Building Awareness

One of the most confounding challenges facing the neurotechnology industry is the lack of awareness of neurotech therapies among the public and clinician communities. It is not enough to have a neurotech device that offers therapeutic advantages compared to traditional medical management for a target patient population. If the patient community and the clinician base serving that community is not sufficiently aware of the device and what it can offer, then that device is less likely to achieve commercial success.

A salient example of this phenomenon currently exists within the community of migraine sufferers. The neurotech firm electroCore recently partnered with a nonprofit health information source for women called HealthyWomen to survey women currently dealing with migraine pain. According to the survey of more than 1,000 female migraine patients between the ages of 18 and 60, 86 percent were completely or somewhat willing to try non-drug treatments. Unfortunately, only 36 percent expressed awareness of non-drug treatment options.

To bridge this knowledge gap surrounding the availability and utility of non-drug treatment options, HealthyWomen and electroCore developed a suite of content, which can be found at HealthyWomen.org/migraine, designed to educate women who suffer from migraine and to empower them to initiate a conversation with their clinicians about the use of non-drug therapies in their own treatment plan.

“This important survey clearly demonstrates that there is a strong demand among women for non-drug treatment options,” said Frank Amato, CEO of electroCore. “With 70 percent of all migraine sufferers and 85 percent of chronic migraine sufferers being women, it is essential that we educate both providers and patients in the migraine community about safer alternative options like noninvasive VNS. The collaboration with HealthyWomen is an important step in educating women about their health and bringing non-drug treatment options into the forefront.”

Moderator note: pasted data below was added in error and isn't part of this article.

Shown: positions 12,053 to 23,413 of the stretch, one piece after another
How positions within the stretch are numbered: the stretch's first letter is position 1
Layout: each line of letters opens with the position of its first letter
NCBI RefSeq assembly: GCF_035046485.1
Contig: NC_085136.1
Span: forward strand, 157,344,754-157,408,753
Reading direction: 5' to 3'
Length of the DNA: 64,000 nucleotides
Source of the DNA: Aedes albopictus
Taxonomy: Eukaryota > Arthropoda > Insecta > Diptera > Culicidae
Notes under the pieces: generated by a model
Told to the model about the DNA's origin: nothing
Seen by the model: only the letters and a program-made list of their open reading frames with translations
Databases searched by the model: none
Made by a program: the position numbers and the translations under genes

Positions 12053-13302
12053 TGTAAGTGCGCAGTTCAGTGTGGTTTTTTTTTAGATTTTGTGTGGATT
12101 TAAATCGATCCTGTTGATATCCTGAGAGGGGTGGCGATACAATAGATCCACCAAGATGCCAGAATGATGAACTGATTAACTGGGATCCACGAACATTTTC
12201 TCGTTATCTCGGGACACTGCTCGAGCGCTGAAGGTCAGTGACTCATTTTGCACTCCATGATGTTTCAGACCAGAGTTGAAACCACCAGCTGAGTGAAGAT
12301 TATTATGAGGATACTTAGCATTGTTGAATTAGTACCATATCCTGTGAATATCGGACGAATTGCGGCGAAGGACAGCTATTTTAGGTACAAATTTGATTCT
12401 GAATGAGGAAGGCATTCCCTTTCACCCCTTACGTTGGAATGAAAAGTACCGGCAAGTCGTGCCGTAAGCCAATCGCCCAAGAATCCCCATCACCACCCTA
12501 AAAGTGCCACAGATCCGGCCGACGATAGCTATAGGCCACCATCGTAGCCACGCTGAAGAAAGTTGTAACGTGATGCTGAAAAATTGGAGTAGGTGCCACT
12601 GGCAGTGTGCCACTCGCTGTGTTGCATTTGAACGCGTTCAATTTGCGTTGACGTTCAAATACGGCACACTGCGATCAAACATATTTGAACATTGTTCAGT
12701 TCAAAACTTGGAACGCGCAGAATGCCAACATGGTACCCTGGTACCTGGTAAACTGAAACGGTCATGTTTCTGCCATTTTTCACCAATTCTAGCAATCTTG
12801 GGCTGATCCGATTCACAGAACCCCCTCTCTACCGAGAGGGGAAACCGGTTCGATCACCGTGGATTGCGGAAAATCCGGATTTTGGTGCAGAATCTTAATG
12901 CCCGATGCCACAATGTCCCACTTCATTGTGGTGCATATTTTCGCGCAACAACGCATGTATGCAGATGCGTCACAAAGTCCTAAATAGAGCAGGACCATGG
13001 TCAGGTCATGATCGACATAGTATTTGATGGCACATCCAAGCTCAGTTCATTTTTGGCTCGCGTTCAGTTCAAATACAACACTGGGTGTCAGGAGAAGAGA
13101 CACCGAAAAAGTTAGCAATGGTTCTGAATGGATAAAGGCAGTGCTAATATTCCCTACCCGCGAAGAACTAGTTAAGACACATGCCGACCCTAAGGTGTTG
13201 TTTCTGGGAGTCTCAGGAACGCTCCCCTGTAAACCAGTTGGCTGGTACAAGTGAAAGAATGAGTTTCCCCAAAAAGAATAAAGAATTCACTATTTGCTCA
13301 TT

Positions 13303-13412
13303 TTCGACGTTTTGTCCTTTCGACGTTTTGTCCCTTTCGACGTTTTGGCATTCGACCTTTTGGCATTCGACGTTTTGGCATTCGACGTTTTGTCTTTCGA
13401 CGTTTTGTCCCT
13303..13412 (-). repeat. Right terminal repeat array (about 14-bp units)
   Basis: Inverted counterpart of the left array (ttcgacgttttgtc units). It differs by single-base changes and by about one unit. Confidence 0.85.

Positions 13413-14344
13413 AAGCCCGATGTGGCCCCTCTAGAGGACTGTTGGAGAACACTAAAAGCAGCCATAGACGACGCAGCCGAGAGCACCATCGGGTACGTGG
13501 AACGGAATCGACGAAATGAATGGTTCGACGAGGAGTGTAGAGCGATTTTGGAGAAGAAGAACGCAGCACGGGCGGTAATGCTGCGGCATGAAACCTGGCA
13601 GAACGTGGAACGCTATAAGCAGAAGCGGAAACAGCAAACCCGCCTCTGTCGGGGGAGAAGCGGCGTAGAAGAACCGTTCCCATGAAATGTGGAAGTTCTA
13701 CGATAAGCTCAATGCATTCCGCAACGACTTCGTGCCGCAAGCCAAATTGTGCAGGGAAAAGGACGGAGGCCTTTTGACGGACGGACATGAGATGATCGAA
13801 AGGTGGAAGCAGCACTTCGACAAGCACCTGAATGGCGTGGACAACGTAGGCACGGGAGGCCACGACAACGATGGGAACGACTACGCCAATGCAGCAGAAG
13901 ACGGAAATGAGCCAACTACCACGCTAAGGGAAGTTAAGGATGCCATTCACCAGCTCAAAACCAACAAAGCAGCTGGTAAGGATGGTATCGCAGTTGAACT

Additional findings from the survey support the importance of patient education regarding non-drug treatments in migraine since fewer than 18 percent of patients said they are completely satisfied with their migraine treatment. Three-fourths of the patients noted migraines interfere with their daily activities. More than 90 percent of sufferers typically try multiple treatments for their migraines, and nearly half tried four or more.

Of course migraine is not the only condition where this information gap exists. As Jennifer French reports on page 7 of this issue, the spinal cord injury community would also like to see a richer source of information on potential therapies.

It is clearly in the industry’s interest to pursue more customer and clinician education programs like the electroCore/HealthyWomen initiative.

James Cavuoto
Editor and Publisher

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